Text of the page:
An Ethiopian Airlines plane made an emergency landing after an engine caught fire shortly after takeoff on Tuesday morning, according to officials.
According to the Associated Press, the Boeing 767 had just departed from an airport near Dakar, Senegal, in West Africa and was on its way to Addis Ababa, Ethiopia, via Bamako, Mali, when the jet’s right engine burst into flames.
According to Tidiane Tamba, a spokesperson for Blaise Diagne International Airport—located about 27 miles east of downtown Dakar—the pilots requested an emergency landing and turned back to where they had departed.
The plane landed safely and emergency crews on the ground quickly extinguished the fire. Officials said that none of the 90 passengers and crew on board had been harmed.
A statement issued by the airline on Tuesday, October 8, 2019 reads, “Ethiopian Airlines B767-300 aircraft with registration number ET-AMG and flight number ET908 on a regular scheduled service from Diass, Senegal, en-route Addis Ababa, Ethiopia via Bamako, Mali on October 8, 2019, returned from flight to the same airport due to technical problem.”
“We apologize to our valued customers who were on-board the flight for the inconvenience. All passengers are being rebooked on alternative flights.”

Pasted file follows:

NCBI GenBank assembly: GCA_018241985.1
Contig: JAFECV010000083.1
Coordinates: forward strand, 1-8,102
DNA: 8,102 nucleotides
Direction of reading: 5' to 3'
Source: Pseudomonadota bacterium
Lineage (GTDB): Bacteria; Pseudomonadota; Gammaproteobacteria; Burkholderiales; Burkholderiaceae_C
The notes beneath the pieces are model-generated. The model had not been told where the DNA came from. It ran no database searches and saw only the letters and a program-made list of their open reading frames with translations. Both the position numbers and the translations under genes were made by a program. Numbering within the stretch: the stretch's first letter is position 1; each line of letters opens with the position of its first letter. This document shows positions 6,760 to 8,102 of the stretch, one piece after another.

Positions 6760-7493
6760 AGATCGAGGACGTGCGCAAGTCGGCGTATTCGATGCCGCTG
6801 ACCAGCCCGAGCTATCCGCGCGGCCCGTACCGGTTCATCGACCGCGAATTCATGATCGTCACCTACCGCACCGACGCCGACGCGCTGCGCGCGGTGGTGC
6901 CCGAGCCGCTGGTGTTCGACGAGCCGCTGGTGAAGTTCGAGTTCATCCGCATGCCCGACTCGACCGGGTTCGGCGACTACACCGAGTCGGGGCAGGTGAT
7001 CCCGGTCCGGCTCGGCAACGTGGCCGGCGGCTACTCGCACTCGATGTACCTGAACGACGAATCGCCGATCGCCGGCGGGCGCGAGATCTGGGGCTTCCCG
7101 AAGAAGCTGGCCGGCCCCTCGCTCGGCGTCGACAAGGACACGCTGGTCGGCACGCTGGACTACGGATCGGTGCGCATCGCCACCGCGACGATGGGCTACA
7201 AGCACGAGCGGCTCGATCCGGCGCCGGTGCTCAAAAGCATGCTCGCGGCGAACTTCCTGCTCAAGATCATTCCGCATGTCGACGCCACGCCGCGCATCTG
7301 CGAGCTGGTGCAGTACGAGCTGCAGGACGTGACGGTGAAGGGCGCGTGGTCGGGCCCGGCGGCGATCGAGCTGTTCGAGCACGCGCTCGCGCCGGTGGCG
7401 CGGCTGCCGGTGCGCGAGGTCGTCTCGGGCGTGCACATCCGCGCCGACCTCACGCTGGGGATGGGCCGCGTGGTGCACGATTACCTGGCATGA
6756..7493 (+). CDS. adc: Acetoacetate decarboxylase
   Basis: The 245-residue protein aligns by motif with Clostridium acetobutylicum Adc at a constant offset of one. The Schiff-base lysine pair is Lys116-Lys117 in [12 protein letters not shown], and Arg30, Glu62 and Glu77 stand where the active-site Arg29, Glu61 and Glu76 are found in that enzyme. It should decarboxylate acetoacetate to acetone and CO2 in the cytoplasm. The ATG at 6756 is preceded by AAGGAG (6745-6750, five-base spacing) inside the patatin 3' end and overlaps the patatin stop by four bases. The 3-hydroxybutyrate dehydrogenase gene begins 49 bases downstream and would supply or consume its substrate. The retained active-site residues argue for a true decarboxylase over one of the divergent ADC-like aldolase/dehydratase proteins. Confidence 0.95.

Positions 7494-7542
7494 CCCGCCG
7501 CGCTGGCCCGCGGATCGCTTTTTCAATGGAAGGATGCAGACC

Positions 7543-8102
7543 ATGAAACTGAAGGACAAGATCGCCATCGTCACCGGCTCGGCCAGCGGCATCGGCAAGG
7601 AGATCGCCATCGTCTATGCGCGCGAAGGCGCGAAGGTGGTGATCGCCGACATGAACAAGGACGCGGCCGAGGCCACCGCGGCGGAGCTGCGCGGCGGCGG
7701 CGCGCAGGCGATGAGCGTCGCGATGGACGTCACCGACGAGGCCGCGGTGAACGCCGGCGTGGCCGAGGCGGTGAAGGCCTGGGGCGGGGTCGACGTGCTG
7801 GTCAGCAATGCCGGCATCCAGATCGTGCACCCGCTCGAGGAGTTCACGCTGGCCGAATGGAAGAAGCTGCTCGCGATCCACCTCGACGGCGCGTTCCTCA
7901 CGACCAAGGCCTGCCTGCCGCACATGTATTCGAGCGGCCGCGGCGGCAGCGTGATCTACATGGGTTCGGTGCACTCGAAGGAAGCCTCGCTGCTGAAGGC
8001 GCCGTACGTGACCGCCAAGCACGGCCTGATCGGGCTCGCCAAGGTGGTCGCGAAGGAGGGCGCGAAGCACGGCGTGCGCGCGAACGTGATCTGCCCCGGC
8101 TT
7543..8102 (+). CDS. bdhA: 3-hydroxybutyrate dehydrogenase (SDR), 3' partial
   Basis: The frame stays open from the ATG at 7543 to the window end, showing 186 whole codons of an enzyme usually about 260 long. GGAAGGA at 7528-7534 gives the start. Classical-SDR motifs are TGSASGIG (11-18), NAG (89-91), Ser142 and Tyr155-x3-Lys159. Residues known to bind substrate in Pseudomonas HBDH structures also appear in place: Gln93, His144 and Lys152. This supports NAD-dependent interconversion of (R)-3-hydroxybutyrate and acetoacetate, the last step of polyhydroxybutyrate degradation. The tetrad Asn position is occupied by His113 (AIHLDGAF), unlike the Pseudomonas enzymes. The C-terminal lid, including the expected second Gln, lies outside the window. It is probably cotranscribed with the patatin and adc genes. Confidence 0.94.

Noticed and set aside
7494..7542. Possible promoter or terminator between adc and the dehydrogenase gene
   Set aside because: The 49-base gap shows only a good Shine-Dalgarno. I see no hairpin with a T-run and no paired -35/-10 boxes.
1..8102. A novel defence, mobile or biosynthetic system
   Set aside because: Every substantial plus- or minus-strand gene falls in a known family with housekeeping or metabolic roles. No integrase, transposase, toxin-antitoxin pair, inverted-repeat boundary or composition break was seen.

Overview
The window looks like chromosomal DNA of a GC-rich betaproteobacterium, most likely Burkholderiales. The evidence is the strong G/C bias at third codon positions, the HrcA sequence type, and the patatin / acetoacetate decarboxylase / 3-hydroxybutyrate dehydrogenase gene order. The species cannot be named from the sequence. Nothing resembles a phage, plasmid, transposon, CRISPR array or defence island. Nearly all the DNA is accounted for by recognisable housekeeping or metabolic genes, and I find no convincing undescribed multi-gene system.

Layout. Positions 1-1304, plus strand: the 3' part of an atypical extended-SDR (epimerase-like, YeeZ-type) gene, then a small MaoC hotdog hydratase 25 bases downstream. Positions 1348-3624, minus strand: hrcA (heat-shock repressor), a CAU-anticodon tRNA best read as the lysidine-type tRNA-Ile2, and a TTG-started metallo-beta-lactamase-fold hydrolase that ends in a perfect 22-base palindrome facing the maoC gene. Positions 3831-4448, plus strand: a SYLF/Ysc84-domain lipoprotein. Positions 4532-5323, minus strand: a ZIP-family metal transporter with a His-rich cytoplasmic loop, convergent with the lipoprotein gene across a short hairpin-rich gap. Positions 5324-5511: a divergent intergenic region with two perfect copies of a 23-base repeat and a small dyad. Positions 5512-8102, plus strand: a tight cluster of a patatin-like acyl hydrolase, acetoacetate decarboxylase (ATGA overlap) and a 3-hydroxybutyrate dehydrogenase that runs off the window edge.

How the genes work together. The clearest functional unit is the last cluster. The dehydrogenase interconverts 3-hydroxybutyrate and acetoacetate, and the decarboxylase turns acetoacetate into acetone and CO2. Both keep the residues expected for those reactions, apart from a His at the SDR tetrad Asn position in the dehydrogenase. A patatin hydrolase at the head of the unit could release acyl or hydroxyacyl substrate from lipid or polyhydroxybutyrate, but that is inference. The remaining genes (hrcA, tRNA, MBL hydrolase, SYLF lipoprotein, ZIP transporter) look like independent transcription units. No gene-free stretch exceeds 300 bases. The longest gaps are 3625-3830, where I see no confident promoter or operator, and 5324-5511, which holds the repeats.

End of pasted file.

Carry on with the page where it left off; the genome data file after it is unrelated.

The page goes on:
The airline did not provide any further details about what may have caused the problems.
One of the passengers who was on-board the plane told newsmen that they heard a loud noise shortly after take-off before smoke started streaming out of the air conditioning.
The passenger noted that they had flown with Ethiopian Airlines on several occasions but this was the first time they had seen a plane of such “poor quality.”
A passenger said, “On the one hand, it is impossible to put [away] luggage and then when we tried the seat it rocked. It’s really nonsense.”
The latest incident comes after a fatal crash earlier this year involving an Ethiopian Airlines plane which left all 157 people on-board dead.
The Boeing 737 MAX 8 (Ethiopian Airlines Flight 302) was en route to Nairobi, Kenya, on March 10 when the plane crashed near the Ethiopian town of Bishoftu just six minutes after taking off from Addis Ababa’s Bole International Airport.
The crash was the deadliest involving an Ethiopian Airlines plane, and also the deadliest to occur in Ethiopia.
Investigators are still looking into the accident in order to determine the cause. Following the incident—and the fatal Lion Air Flight 610 crash in Indonesia—aviation authorities around the world grounded the Boeing 737 MAX aircraft over safety fears.